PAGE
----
Of course, there are various rules about how to run a board meeting and an annual meeting, such as who can participate in discussions, when discussions can be held in private, etc. Unless these basic definitions are clear, the other rules don’t make much sense.
What Is the Board Required to Do?
Think about why homeowners associations exist. Associations exist to protect the property values of all of the owners. That’s it.
Now consider how homeowners associations work. All the owners pool money to maintain the property that everybody uses — what we call the “common area”, and to regulate how owners use their individual property (at least to some extent). The money is paid into the pool in the form of assessments. The money doesn’t really belong to the association, though. It’s not “income” to the association. Instead, it is essentially entrusted to the association to spend wisely, to maintain the common area, to regulate use of individual property, to protect property values. The board is required to make decisions about how to spend the association’s money, and the decisions have to be in the best interests of the entire community. No personal agendas!
What Is the Board Allowed to Do?
The board is allowed to do anything that is in the best interests of the entire community. (Notice the similarity between what’s required and what’s allowed!) Encouraging owners to attend meetings and participate is in the best interests of the entire community. So is interviewing vendors, checking references, and getting advice from consultants about technical issues. Lobbying for an architectural variance for a room addition on your house may not be in the best interests of the community. What the board is allowed to do is much more dynamic than what the board is required to do. The board is always required to hire contractors to maintain the landscaping, paint the fences, maintain the streets, or whatever the case may be. Spending the money entrusted to the association to set up a Web site might not be okay, for example, if there is already an effective newsletter. If the person who produces the newsletter moves or stops providing a newsletter, then spending money on a Web site might become beneficial.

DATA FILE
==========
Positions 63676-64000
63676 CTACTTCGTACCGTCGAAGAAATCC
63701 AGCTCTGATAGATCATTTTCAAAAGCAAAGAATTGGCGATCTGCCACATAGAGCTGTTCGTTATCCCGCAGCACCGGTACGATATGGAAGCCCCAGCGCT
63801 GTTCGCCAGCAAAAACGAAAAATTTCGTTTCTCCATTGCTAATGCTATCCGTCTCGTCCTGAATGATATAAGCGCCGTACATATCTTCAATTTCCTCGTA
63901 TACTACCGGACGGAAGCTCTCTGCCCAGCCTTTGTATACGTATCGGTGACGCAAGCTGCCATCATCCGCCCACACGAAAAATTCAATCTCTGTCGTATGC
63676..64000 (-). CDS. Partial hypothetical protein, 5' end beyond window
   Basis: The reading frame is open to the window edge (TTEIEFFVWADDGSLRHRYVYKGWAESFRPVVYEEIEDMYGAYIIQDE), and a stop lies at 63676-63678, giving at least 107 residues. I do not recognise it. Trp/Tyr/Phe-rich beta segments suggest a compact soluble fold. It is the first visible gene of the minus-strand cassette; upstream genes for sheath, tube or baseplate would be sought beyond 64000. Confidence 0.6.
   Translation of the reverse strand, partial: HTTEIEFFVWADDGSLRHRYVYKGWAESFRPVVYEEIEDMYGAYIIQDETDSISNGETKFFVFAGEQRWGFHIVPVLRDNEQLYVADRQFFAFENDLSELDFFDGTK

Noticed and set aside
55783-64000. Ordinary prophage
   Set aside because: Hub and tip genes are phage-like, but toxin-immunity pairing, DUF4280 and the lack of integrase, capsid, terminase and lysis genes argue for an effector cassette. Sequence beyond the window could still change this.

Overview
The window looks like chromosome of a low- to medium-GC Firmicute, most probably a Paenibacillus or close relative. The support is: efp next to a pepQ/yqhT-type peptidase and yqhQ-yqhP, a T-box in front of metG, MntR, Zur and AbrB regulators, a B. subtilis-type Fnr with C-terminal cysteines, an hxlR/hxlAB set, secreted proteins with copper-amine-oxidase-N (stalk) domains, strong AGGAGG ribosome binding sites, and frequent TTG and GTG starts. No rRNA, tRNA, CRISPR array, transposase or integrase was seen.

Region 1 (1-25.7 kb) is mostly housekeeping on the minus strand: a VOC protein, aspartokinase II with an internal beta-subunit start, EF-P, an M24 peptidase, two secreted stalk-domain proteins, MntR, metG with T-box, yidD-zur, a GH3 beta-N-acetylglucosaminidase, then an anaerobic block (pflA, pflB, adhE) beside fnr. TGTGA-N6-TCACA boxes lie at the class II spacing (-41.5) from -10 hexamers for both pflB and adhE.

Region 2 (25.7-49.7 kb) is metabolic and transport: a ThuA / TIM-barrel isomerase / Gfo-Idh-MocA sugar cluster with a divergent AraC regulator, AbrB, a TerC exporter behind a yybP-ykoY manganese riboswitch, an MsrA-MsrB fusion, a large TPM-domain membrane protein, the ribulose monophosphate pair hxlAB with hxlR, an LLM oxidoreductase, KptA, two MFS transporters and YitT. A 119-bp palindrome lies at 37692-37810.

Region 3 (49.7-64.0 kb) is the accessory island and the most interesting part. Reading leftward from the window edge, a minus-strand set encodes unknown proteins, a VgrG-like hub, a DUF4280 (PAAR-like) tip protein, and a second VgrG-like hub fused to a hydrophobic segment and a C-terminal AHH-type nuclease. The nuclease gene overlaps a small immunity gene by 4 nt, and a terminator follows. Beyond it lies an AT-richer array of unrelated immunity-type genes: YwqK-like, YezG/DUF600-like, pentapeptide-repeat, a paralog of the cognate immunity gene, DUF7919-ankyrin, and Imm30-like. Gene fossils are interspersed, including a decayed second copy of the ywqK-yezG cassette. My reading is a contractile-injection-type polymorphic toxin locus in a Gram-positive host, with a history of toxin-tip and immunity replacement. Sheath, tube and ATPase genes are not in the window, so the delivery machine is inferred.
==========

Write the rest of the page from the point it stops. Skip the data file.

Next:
How Does the Board Realize It’s Objectives?
After doing what the board is required to do (see above), encouraging owner participation is the best way to accomplish objectives. Obtaining comments from other owners tends to shake out personal agenda items — even those you didn’t realize were part of a personal agenda.
Additionally, owner participation creates communication. A lot of great ideas are never implemented because they come as a surprise, and the reasons behind the ideas are not clear. People don’t like surprises, and we tend to be skeptical about the motives for changes. But if owners are familiar with the objectives, are given the opportunity to make sug-gestions, and understand the consequences, hopefully things will go more smoothly.
Is That It?
No. There are a lot of other things that directors need to know and do. But all that will fall into place much more easily if you understand the fundamentals. Homeowners association directors have the terrific advantage of having a property manager, and usually several other consultants who are experienced with these types of communities. To a large extent, the policies set by the board are ultimately carried out by the professional manager, association attorney, landscaper, etc. But directors who understand what they’re supposed to do, what they are allowed to do, and how to achieve their objectives, will get the most accomplished — and, perhaps, even have fun doing it.